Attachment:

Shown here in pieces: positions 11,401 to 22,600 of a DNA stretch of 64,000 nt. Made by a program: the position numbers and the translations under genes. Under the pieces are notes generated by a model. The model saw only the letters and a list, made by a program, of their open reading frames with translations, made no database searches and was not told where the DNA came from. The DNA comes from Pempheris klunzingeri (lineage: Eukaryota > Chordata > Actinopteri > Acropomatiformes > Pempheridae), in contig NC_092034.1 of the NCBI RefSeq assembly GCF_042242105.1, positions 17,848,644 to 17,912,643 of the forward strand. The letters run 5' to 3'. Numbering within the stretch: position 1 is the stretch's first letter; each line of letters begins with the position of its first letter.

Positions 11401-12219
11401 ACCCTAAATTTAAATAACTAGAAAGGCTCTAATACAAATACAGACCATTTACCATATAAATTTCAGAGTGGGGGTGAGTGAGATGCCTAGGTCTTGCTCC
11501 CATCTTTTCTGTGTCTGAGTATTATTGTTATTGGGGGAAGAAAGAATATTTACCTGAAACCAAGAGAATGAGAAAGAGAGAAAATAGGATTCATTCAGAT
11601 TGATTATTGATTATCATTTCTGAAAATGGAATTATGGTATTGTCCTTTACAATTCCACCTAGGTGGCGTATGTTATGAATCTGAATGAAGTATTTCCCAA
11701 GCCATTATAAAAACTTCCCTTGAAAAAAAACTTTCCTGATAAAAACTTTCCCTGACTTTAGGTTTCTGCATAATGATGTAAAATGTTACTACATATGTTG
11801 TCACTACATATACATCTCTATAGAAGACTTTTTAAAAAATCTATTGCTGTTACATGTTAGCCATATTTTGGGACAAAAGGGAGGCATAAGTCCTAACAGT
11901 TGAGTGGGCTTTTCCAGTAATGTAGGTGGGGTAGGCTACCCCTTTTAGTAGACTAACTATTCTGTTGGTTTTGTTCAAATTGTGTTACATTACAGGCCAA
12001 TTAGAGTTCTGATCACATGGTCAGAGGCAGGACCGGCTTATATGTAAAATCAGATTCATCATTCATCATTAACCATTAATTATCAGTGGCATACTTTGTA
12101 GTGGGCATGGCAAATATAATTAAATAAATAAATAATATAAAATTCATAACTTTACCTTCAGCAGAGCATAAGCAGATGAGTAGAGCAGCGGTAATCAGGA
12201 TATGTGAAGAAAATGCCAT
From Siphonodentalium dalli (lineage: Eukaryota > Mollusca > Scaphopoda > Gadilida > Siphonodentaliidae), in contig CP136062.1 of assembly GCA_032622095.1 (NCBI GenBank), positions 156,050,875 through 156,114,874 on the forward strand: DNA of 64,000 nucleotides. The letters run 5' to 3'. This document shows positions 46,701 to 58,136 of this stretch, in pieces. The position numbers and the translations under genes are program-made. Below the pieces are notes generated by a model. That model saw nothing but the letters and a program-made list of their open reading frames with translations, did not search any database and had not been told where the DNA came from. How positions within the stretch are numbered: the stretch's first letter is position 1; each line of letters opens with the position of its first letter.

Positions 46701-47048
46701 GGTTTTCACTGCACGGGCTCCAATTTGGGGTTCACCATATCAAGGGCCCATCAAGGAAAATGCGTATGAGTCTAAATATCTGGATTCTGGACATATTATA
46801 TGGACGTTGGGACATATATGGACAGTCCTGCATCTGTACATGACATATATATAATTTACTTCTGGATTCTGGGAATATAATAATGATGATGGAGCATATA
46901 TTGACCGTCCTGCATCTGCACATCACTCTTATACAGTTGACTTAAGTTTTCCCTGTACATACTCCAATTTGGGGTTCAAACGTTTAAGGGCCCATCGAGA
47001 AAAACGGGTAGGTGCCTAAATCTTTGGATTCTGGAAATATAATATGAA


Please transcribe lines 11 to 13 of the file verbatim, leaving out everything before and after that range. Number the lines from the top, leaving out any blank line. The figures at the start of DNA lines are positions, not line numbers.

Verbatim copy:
12201 TATGTGAAGAAAATGCCAT
From Siphonodentalium dalli (lineage: Eukaryota > Mollusca > Scaphopoda > Gadilida > Siphonodentaliidae), in contig CP136062.1 of assembly GCA_032622095.1 (NCBI GenBank), positions 156,050,875 through 156,114,874 on the forward strand: DNA of 64,000 nucleotides. The letters run 5' to 3'. This document shows positions 46,701 to 58,136 of this stretch, in pieces. The position numbers and the translations under genes are program-made. Below the pieces are notes generated by a model. That model saw nothing but the letters and a program-made list of their open reading frames with translations, did not search any database and had not been told where the DNA came from. How positions within the stretch are numbered: the stretch's first letter is position 1; each line of letters opens with the position of its first letter.

Positions 46701-47048